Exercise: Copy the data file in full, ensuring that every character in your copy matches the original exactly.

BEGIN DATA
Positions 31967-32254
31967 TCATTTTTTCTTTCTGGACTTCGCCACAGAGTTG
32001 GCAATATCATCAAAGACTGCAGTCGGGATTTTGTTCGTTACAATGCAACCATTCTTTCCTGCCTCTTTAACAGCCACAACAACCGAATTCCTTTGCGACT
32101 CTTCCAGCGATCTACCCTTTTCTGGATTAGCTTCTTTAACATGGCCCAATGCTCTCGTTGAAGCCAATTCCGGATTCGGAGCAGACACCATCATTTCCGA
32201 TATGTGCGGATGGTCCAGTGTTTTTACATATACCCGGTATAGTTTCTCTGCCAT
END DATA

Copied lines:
Positions 31967-32254
31967 TCATTTTTTCTTTCTGGACTTCGCCACAGAGTTG
32001 GCAATATCATCAAAGACTGCAGTCGGGATTTTGTTCGTTACAATGCAACCATTCTTTCCTGCCTCTTTAACAGCCACAACAACCGAATTCCTTTGCGACT
32101 CTTCCAGCGATCTACCCTTTTCTGGATTAGCTTCTTTAACATGGCCCAATGCTCTCGTTGAAGCCAATTCCGGATTCGGAGCAGACACCATCATTTCCGA
32201 TATGTGCGGATGGTCCAGTGTTTTTACATATACCCGGTATAGTTTCTCTGCCAT